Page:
How to Stop Having Nightmares: 9 Tools for Stopping Nightmares and Bad Dreams
You can learn to stop having nightmares.
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Nightmares feel so intense and powerful. They can make it really hard for people to sleep well. Like me, most people have nightmares occasionally. These are called idiopathic nightmares.
However, 9 out of 10 people with PTSD have recurrent distressing nightmares that interfere with their ability to function. And sleep avoidance and sleep deprivation can lead to more intense nightmares. This is the awful cycle of PTSD: the more you try to escape it, the worse it gets. But there is a way out. And some researchers have found that treating nightmares helps accelerate the other aspects of the PTSD healing process.
In this video you will learn one reason why nightmares could be a good thing and nine ways you can treat nightmares, process through them, and get them to stop. One of those skills is called the imagery rehearsal technique, an evidence-based treatment for nightmares that you can do at home.
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Therapy in a Nutshell, LLC, and the information provided by Emma McAdam are solely intended for informational and entertainment purposes and are not a substitute for advice, diagnosis, or treatment regarding medical or mental health conditions. Although Emma McAdam is a licensed marriage and family therapist, the views expressed on this site or any related content should not be taken for medical or psychiatric advice. Always consult your physician before making any decisions related to your physical or mental health.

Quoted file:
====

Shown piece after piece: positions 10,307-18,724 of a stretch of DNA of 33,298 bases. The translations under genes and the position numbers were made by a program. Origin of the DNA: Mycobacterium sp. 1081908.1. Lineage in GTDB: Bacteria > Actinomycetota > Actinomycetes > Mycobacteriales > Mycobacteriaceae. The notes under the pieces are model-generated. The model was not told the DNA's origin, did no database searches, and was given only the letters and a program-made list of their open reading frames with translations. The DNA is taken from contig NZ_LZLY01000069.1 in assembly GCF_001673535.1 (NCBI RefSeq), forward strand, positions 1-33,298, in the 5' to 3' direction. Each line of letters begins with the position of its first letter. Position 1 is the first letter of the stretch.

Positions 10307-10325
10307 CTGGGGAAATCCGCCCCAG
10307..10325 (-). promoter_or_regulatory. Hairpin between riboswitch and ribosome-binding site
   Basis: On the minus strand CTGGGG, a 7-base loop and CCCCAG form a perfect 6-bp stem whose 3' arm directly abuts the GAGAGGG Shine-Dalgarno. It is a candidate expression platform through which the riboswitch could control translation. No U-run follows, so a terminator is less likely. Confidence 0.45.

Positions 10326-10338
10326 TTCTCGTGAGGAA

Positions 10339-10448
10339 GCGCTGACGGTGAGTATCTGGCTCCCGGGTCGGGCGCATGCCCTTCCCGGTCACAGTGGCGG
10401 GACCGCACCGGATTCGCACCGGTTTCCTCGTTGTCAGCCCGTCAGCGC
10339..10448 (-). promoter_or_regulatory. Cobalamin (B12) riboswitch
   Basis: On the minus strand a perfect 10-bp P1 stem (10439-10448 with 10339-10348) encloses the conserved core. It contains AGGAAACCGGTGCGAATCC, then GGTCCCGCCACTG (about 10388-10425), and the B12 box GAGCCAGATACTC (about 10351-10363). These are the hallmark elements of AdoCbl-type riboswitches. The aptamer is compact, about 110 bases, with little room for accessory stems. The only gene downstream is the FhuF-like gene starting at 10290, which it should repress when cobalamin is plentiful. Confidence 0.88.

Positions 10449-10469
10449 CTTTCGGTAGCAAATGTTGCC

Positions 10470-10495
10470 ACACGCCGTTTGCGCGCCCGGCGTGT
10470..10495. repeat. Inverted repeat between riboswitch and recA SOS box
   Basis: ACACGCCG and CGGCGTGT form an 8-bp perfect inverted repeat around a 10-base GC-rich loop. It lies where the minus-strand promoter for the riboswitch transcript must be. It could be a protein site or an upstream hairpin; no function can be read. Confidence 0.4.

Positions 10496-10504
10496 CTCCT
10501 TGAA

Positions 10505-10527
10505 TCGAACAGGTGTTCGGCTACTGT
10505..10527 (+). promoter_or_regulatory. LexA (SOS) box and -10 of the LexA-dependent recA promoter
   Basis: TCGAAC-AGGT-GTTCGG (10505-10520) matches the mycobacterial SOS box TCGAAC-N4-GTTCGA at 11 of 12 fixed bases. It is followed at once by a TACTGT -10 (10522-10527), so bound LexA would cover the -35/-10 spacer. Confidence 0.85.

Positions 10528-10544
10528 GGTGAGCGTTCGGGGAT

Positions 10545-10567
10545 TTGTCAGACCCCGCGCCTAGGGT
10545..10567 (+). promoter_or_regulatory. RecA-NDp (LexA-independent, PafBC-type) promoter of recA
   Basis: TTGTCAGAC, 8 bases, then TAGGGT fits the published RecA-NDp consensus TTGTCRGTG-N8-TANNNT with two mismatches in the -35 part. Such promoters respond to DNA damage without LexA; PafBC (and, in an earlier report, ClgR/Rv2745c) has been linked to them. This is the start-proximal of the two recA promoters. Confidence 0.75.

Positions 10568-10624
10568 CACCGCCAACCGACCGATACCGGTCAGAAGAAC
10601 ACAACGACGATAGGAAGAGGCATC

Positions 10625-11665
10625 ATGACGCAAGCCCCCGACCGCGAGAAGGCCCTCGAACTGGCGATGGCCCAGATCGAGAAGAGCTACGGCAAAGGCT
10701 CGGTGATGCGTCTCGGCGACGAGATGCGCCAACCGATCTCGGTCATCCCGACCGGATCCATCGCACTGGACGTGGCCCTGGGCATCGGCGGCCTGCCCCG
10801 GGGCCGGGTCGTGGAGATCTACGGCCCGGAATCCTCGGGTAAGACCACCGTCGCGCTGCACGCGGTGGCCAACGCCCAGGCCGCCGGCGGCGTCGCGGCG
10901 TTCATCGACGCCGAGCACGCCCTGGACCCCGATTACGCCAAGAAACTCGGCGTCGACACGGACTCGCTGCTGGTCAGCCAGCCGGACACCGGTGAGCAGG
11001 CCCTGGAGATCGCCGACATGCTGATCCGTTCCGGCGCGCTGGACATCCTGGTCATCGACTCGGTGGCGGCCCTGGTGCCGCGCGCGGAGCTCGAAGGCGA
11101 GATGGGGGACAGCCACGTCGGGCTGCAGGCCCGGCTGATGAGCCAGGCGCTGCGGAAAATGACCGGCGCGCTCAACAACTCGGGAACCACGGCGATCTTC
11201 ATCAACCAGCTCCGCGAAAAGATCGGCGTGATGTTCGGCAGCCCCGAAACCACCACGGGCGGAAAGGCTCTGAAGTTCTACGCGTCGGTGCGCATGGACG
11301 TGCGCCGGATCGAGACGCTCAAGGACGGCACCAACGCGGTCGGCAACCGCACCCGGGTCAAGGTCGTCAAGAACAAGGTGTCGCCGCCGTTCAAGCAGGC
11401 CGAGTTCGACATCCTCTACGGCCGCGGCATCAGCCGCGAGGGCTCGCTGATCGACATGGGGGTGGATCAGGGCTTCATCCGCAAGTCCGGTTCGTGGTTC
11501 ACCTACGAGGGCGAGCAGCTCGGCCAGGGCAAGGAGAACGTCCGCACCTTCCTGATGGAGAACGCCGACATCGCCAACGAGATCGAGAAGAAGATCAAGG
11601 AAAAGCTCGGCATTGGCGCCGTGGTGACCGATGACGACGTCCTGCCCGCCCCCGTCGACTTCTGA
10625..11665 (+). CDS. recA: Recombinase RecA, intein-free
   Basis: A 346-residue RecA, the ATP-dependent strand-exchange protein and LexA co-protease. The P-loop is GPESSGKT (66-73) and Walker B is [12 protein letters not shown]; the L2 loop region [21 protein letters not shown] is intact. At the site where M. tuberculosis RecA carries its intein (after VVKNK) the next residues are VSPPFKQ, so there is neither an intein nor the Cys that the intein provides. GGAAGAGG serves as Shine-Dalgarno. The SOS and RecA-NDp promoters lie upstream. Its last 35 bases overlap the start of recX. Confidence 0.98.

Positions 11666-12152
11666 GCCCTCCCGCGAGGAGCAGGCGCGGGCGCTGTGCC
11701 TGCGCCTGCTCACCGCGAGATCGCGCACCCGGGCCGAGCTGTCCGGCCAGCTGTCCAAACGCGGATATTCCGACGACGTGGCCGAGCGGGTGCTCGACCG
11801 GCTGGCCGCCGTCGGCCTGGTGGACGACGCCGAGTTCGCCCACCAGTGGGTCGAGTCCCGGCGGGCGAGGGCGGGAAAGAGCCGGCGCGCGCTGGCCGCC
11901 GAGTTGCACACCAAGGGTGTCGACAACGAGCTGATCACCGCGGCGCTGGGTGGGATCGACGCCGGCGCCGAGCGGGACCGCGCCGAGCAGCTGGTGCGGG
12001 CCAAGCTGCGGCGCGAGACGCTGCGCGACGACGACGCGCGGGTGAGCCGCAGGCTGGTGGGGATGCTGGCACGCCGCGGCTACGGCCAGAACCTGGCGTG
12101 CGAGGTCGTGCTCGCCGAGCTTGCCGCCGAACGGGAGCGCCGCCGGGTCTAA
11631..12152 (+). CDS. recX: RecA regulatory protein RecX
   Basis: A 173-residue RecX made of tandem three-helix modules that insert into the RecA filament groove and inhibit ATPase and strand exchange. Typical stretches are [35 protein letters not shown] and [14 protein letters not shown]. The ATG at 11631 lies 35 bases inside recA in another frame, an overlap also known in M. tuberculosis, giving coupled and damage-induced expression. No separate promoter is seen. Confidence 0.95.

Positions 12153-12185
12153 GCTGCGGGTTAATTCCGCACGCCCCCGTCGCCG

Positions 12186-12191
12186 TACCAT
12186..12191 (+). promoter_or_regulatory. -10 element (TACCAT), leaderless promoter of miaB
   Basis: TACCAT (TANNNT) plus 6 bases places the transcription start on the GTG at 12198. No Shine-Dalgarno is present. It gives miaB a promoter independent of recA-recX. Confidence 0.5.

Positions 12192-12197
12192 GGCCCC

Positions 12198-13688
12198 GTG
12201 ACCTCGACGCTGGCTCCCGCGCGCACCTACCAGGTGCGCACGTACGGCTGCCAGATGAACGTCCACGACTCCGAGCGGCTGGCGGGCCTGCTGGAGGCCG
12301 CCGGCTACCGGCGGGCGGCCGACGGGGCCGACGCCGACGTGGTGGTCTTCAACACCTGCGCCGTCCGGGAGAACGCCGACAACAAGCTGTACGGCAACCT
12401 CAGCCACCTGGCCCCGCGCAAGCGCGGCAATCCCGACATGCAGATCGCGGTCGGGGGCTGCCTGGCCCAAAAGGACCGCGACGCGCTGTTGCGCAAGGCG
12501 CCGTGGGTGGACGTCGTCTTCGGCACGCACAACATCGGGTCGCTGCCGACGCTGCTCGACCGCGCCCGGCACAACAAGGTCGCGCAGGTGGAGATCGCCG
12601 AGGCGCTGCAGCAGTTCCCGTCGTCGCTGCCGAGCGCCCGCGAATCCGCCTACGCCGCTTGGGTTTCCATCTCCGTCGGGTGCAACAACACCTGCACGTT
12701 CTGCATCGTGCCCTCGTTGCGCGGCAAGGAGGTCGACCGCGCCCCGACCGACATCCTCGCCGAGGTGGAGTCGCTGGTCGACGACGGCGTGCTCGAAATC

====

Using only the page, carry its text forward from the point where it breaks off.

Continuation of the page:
In therapy I use a combination of Acceptance and Commitment Therapy, Systems Theory, positive psychology, and a bio-psycho-social approach to treating mental illness and other challenges we all face in life. The ideas from my videos are frequently adapted from multiple sources. Many of them come from Acceptance and Commitment Therapy, especially the work of Steven Hayes, Jason Luoma, and Russ Harris. The sections on stress and the mind-body connection derive from the work of Stephen Porges (the Polyvagal theory), Peter Levine (Somatic Experiencing) Francine Shapiro (EMDR), and Bessel Van Der Kolk. I also rely heavily on the work of the Arbinger institute for my overall understanding of our ability to choose our life’s direction.
And deeper than all of that, the Gospel of Jesus Christ orients my personal worldview and sense of security, peace, hope, and love https://www.churchofjesuschrist.org/comeuntochrist/believe
If you are in crisis, please contact the National Suicide Prevention Hotline at https://suicidepreventionlifeline.org/ or 1-800-273-TALK (8255) or your local emergency services.
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